Saturday, 23 June 2018

Happy Midsummer

This weekend it's Midsummer, and even if I didn't celebrate in and special way it at last meant a visit to Vika to watch the raising of the maypole. It's also the annual outing of my Vika traditional costume.


It was traditional weather so no silk cap this year, I don't want rain spots on it,  but at least it was warmer than two years ago when I had to wear my winter shake.

My Loungefly Star Wars handbag goes really well with the colours of my costumes.  
     

Wednesday, 13 June 2018

My special sewing box

In the autumn I found an ugly brown sewing box that my mother didn't use. I definitely saw that it was quite practical, especially for keeping some order among my sewing threads. It was ugly though, in brown wood. I asked my mother if she could redecorate it for me as a Christmas gift. It has taken her some time to finish it, but now it's done and made to match my sewing corner.


This is the inside, just look at all those pegs to put the thread rolls in. The only thing remaining from the original colour is the pin cushion of red felt.



 Most of the things on the front has some family connection. The thimbles on the left are from my mother and her mother, the thimbles on the right is from my paternal grandmother and her mother. The doily is Brussels lace and my father has bought it in Brussels. The flowers are from my maternal grandfather's aunt. The white lace on holding one pair of thimbles, as well as the lace on the inside is bobbin lace made by my father's paternal grandmother.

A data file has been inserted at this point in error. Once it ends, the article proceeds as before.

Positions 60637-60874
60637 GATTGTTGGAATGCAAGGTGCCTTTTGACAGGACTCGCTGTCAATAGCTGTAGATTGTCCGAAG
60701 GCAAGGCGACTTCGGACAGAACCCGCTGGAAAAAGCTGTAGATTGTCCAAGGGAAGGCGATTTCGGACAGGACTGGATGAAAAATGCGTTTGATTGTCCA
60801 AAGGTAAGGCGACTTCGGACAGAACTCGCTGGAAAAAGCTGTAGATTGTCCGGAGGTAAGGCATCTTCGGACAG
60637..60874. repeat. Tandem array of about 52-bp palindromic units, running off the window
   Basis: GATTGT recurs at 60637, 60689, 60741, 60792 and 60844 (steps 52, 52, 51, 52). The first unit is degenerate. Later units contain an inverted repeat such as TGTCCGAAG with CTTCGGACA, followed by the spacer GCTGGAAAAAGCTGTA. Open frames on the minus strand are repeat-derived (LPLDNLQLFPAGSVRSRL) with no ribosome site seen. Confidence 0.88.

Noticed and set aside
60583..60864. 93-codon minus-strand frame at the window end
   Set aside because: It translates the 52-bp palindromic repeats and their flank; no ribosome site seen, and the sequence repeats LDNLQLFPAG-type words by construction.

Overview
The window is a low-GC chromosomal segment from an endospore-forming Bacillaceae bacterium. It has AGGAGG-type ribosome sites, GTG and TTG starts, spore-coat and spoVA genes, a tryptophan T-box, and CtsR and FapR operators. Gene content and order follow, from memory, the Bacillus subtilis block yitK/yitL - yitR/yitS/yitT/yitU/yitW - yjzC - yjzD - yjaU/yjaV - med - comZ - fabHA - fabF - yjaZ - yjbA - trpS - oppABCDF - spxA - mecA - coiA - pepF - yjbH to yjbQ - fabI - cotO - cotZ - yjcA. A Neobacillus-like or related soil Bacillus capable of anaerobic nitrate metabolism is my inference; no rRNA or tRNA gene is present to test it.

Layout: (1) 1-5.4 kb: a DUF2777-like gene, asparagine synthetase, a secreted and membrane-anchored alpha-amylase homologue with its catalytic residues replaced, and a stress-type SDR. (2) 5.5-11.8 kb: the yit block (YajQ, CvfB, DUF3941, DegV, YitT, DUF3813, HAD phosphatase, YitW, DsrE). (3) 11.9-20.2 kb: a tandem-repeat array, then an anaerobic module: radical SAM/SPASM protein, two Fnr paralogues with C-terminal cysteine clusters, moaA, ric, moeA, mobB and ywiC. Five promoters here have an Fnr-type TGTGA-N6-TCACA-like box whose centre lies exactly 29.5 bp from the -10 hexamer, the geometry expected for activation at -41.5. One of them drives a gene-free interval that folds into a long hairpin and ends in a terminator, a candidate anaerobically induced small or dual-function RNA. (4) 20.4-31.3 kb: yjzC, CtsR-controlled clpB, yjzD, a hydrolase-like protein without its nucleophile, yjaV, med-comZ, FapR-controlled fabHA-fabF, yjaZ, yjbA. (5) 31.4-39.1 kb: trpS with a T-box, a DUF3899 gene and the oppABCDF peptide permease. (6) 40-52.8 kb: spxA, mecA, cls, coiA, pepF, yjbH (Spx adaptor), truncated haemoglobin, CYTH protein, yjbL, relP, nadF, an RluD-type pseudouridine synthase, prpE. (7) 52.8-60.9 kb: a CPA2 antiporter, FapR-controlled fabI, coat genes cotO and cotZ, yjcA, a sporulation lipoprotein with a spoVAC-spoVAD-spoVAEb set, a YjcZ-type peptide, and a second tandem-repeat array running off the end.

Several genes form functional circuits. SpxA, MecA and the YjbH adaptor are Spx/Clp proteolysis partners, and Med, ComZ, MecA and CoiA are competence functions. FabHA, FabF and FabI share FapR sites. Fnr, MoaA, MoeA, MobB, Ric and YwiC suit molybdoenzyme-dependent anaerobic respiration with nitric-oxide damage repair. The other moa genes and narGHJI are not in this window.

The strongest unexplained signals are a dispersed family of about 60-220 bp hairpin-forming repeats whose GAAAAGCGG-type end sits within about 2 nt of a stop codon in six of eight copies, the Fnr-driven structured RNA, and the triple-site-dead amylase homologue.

All in all I'm very happy about this little box, both for its practical use and for all the family history it contains.

Friday, 8 June 2018

June 6th picnic with Cosplay Dalarna

This year again we decided to have a small costume picnic on the 6th of June, Sweden's national day. We decided to be in Borlänge, where Niklas and Monika were helping out with some activities for the kids. Due to some health issues and work we were a bit decimated, but us who were there had a nice relaxing afternoon. We also decided that since most of the activities at the June 6th festivites are geared towards children, next year we should come in our cosplays from films, TV and games that they recognize.


This is the four of us in different eras. Ann-Sofie and her husband really looks great as Tintin and Captain Haddock.

I had a hard time deciding on what to wear. I had planned to wear my 1890's sport outfit, but I only have a blouse and no jacket for it. It would have been ok to wear, if some of the heat from last week had remained, but when I went to the supermarket in the morning it was barely 10 degrees and I was freezing. Then I realised that one of the few warm garments I have is the coat from my 1787 revolutionary. I went up and got it, but when I started to dress I realized that I just didn't want to wear stays today. I skipped the gaulle and I was just wearing my shift and two petticoats under the vest and coat.